This past Sunday morning, our doorbell rang at 7:00. Charlie ran to open the door before the ringing woke up our still sleeping children, and there stood one of our neighbors.
She wanted to know if we realized there was a beehive on one of our palm trees?
(Can you see it - on the far left stump?)
We actually had done some yard work earlier in the week and didn't see a beehive. Curious to see what she was talking about, Charlie threw on a pair of shoes and walked down the side of our property and what he first thought was a cluster of snails at the base of a palm tree, turned out to be a hive of honey bees.
A rather HUGE hive.
Now, we've dealt with bees in the past. Or rather, wasps.
A few years ago, when Charlie and I were visiting my father in Massachusetts for the Fourth of July, he told Charlie - over dinner one night - that he had a hive in his pool house that he was hoping his son-in-law could help him knock down. My father's grand plan was that they would wait until night, when all the wasps were sleeping. And then, they'd tip toe out to the pool house and hit the nest with some high potency Wasp Killer spray. But first, they'd dress from head-to-toe in winter gear so they wouldn't get stung.
After the men got ready and were wearing snow pants and down jackets and hats and mittens and snow goggles, they walked out in to the hot and humid July night. They made their way down to the pool house while I stood on the deck above them, watching the scene unfold.
I wish I had been blogging at that point in my life, because I absolutely would have taken a picture of my husband, who was tasked with carrying the flashlight, which had been strapped to his head in the form of a headlamp. Charlie's job was to stand closest to the nest and shine his light so that my father could see where to spray.
None of this seemed very safe to me, but they were men.
And there were bugs.
And they had Wasp Killer Spray.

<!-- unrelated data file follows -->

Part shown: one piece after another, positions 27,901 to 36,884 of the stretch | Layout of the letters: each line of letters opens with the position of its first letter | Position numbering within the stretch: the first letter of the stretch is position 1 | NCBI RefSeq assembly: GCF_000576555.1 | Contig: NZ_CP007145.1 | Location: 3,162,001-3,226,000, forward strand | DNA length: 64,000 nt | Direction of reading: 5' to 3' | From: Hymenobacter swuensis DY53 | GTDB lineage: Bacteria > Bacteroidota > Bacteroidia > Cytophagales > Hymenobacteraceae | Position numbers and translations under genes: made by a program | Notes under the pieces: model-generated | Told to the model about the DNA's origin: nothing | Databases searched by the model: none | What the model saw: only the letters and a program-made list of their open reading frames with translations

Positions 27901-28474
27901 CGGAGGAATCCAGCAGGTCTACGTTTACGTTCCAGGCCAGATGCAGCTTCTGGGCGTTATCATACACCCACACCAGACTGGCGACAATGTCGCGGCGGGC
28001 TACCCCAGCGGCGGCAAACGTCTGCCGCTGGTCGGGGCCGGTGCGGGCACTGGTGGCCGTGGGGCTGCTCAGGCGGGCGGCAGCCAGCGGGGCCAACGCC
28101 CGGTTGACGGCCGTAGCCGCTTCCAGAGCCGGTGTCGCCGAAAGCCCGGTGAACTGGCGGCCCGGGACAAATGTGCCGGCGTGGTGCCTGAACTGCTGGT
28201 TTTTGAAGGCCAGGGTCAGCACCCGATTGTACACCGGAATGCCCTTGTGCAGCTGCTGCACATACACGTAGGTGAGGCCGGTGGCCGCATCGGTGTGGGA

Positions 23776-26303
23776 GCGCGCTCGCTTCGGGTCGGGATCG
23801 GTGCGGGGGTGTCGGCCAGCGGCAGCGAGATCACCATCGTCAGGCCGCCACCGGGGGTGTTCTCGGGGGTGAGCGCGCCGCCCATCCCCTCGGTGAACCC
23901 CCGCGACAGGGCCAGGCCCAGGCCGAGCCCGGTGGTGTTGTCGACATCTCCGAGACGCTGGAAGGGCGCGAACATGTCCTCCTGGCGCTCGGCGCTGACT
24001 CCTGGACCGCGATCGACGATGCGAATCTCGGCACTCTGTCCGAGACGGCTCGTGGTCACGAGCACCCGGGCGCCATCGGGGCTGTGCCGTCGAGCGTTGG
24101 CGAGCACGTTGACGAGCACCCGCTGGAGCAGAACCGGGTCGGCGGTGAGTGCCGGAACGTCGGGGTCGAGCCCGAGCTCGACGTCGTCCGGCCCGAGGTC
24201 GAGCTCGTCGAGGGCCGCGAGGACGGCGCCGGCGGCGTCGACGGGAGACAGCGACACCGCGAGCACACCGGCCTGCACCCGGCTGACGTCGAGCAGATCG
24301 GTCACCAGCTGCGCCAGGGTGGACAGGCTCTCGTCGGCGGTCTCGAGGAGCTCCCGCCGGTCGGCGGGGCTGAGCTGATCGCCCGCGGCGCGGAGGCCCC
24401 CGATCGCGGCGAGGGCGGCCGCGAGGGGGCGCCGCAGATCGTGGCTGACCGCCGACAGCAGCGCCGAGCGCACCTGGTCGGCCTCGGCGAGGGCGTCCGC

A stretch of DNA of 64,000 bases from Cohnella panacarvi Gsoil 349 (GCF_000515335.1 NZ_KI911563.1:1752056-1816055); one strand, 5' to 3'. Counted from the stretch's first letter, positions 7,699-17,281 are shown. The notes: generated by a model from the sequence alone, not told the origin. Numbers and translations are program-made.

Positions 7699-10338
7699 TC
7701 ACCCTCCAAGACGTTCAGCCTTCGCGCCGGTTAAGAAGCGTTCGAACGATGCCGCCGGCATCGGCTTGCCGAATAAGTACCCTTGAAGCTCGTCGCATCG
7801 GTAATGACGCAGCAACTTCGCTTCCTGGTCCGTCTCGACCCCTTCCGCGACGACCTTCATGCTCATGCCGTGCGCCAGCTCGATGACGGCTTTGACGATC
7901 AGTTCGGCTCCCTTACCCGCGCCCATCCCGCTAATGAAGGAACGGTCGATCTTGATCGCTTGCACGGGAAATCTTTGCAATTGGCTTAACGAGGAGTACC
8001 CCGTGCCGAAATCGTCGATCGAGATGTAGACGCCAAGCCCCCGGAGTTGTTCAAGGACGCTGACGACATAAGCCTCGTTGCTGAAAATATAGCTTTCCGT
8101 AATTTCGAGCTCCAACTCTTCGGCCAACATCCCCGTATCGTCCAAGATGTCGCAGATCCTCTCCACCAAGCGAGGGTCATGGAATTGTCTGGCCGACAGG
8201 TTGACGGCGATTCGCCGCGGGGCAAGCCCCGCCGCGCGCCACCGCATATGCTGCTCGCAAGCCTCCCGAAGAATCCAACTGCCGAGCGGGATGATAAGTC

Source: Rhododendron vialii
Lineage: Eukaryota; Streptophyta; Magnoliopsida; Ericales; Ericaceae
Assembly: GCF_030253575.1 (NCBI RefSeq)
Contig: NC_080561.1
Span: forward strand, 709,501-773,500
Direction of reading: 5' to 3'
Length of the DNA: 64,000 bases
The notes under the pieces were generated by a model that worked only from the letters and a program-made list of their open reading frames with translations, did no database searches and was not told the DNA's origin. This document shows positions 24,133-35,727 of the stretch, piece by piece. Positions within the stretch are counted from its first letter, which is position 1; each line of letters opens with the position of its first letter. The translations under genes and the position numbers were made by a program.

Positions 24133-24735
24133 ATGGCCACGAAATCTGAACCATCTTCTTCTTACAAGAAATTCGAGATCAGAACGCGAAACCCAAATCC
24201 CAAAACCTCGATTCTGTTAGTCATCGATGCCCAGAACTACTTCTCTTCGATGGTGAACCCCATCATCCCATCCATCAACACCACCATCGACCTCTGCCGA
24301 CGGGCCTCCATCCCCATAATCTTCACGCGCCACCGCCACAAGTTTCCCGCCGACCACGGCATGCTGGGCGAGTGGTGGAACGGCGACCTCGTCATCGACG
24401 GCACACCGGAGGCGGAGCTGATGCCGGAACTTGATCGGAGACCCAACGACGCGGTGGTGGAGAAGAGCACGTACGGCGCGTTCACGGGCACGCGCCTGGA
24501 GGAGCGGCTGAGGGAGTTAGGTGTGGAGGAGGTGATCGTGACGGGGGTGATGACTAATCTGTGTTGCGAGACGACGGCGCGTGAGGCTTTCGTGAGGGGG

And it was night.
And they had just had a beer and they were feeling very confident.
And it would have taken a lot of duct tape to stop them.
As they descended to the pool area, I could hear the guys talking. "Look at 'em. There must be a thousand, sleeping peacefully. Those buggers aren't going to know what the hell hit 'em. Ready? Let's take out those bastards!!"
With that, my father started spraying. And almost immediately, I could hear my husband talking to my father, "Walter, Walter! You're getting them! But oh, oh, they're waking up! And OH! They're starting to fly out of the nest! And OH SH*T!! AHH!! They're FLYING TO THE LIGHT!!!"
(The light, which may I remind you - was strapped to my husband's head.)
I could see the headlamp go bounding across the yard, while my father stood in the pitch black pool house yelling, "Charlie! CHARLIE!! Come back! You've got the light!!"
The wrought-iron pool furniture which had been staged all around the pool house was knocked out of the way and two warmly dressed grown men were tripping and stumbling and trying their best not to fall in the pool while shouting obscenities as they tried to outrun the angry wasps that were now chasing after them. From the deck I screamed, "Charlie! Throw the lamp!! Get the light OFF your head!!"